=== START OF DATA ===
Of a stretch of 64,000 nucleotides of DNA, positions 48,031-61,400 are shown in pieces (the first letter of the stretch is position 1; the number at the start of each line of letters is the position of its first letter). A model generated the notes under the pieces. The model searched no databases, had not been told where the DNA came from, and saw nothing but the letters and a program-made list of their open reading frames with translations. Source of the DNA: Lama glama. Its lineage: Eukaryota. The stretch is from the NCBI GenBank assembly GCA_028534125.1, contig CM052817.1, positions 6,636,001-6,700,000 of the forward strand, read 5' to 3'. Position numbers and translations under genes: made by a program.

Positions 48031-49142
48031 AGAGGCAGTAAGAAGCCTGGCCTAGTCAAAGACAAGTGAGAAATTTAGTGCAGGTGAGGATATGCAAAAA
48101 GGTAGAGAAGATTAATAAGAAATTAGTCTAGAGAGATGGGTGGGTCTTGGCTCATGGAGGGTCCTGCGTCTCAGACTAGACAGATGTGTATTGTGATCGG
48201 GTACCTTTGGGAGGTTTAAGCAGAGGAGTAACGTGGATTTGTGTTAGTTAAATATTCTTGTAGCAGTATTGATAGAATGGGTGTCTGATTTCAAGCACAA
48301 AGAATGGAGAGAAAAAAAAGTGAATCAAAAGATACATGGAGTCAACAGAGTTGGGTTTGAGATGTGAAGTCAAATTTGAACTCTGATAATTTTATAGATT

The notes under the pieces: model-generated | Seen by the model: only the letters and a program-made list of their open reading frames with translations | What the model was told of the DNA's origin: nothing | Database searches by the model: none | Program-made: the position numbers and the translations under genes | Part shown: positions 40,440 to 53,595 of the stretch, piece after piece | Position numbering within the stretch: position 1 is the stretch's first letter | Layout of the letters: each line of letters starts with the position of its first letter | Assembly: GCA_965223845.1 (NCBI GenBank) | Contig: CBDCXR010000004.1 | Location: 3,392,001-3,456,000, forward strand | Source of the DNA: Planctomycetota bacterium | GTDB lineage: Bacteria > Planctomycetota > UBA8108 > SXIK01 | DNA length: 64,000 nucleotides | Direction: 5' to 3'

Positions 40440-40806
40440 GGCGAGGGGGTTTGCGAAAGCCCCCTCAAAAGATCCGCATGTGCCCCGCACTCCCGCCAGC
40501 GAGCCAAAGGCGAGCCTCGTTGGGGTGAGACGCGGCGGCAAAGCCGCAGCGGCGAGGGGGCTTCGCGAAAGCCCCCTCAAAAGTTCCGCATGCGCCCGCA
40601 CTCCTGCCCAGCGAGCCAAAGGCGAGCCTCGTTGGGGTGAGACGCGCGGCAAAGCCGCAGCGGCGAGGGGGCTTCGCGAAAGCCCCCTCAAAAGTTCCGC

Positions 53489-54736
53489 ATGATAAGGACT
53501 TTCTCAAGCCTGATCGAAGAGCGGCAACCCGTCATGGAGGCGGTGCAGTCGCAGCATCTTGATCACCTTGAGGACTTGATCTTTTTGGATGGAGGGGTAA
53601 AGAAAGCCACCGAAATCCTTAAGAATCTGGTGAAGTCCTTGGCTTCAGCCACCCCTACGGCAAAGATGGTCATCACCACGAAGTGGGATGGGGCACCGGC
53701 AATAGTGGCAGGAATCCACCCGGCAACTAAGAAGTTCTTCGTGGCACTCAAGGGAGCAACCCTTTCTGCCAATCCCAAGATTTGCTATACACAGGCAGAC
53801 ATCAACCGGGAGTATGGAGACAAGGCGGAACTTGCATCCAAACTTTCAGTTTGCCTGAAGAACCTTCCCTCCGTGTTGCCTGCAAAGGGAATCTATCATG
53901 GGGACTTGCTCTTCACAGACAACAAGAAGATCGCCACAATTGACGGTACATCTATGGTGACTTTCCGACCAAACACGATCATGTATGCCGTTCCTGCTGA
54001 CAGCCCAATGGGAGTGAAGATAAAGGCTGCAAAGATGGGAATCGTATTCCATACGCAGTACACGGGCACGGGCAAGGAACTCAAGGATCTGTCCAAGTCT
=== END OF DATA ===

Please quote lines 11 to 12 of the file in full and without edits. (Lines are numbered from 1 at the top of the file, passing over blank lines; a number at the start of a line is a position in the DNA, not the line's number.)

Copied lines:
40601 CTCCTGCCCAGCGAGCCAAAGGCGAGCCTCGTTGGGGTGAGACGCGCGGCAAAGCCGCAGCGGCGAGGGGGCTTCGCGAAAGCCCCCTCAAAAGTTCCGC

Positions 53489-54736